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Holder Found in Contempt After Dems Walk Out of Vote

“As a result of the action taken today by the House, an unnecessary court conflict will ensue," Holder said.

by
Bridget Johnson

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June 28, 2012 - 1:45 pm
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It was a 1-for-2 day for the Obama administration as the House found Attorney General Eric Holder in contempt of Congress by a vote of 255-67.

Seventeen Democrats crossed over to vote for the resolution, while Rep. Dan Lipinski (D-Ill.) voted “present.” Two Republicans voted “no” — Reps. Steve LaTourette (Ohio) and Scott Rigell (Va.).

Democrats voting for the resolution were Reps. Jason Altmire (Pa.), John Barrow (Ga.), Dan Boren (Okla.), Leonard Boswell (Iowa), Ben Chandler (Ky.), Mark Critz (Pa.), Joe Donnelly (Ind.), Kathy Hochul (N.Y.), Ron Kind (Wis.), Larry Kissell (N.C.), Jim Matheson (Utah), Mike McIntyre (N.C.), Bill Owens (N.Y.), Collin Peterson (Minn.), Nick Rahall (W.Va.), Mike Ross (Ark.), and Tim Walz (Minn.).

And as promised, the Congressional Black, Hispanic, Asian Pacific American and Progressive caucuses, along with other members of the Democratic Caucus, walked out on the vote.

But the real show was the face-off between House leaders on both sides of the aisle.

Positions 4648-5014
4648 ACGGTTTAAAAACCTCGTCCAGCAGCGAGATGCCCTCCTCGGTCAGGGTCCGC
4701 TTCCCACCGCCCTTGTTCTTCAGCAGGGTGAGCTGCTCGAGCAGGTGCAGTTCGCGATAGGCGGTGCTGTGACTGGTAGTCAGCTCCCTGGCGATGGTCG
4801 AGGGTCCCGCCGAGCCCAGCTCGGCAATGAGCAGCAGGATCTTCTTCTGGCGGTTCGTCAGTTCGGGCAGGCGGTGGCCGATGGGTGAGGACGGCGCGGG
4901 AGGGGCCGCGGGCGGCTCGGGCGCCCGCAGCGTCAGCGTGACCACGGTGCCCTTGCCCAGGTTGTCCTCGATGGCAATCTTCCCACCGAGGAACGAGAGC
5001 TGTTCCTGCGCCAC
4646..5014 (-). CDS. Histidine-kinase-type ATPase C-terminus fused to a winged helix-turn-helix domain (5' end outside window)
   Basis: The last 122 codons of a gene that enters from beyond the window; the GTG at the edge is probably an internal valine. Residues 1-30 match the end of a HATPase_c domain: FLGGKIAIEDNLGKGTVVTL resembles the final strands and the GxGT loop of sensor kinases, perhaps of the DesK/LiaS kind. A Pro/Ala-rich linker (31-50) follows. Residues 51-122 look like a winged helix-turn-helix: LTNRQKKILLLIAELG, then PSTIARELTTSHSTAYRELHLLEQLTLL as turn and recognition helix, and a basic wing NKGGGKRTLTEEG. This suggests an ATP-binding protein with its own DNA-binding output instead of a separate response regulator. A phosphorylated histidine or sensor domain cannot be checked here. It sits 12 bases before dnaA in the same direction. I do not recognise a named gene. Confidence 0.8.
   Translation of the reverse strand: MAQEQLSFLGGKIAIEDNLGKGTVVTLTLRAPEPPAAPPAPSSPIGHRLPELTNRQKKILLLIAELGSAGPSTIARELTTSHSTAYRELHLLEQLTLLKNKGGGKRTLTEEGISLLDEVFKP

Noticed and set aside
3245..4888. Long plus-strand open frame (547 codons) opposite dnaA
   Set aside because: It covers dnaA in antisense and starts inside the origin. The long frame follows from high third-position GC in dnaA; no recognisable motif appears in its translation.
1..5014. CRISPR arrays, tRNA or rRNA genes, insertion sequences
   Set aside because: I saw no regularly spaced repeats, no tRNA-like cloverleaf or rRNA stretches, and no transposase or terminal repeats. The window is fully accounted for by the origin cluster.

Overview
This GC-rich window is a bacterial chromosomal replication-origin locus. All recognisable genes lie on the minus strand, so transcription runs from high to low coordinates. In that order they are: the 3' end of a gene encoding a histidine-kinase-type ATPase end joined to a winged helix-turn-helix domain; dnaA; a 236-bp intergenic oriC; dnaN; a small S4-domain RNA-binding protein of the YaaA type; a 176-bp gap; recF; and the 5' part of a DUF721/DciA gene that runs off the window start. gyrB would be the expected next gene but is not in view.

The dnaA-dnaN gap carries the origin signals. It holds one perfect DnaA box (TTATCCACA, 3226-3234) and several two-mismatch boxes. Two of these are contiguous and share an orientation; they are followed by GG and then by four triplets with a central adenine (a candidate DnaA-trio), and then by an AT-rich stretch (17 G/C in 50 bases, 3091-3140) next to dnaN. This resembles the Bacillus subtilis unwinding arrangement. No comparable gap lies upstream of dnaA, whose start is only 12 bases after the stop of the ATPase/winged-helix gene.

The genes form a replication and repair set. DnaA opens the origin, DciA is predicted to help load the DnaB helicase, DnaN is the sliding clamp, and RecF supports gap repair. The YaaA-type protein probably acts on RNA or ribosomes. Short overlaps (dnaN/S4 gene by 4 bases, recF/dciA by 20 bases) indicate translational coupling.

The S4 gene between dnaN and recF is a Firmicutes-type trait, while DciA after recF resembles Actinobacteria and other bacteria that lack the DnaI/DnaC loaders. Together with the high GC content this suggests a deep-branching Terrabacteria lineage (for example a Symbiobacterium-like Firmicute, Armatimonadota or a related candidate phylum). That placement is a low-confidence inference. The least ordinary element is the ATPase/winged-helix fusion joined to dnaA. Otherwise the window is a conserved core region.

Minority Leader Nancy Pelosi (D-Calif.) called the contempt resolution “stunning,” lamenting that Holder was spending his energy — “psychic, intellectual, and time — dealing with this unprincipled effort” by Republicans.

She said that she was deliberating whether to stay and vote “no” or walk out with the CBC, adding she was “very moved” by their effort. “How else can we impress upon the American people without scaring them about what is happening here?”

“It’s Eric Holder one day,” Pelosi said. “You don’t know who it is the next.”

Speaker John Boehner (R-Ohio) said “the only recourse left for the House” was to move forward with the contempt resolution.

“Frankly, I hoped it would never come to this,” he said. “The House’s focus is on jobs and the economy. But no Justice Department is above the law.”

Minority Whip Steny Hoyer (D-Md.) said that the average amount of time for the House to consider previous contempt resolutions has been 87 days. The Oversight committee sent the resolution to the House just last week.

“I think this investigation has been extraordinarily superficial,” Hoyer said.

“I believe that the political motivations behind this resolution are clear and pose a clear and present danger to this nation,” he added.

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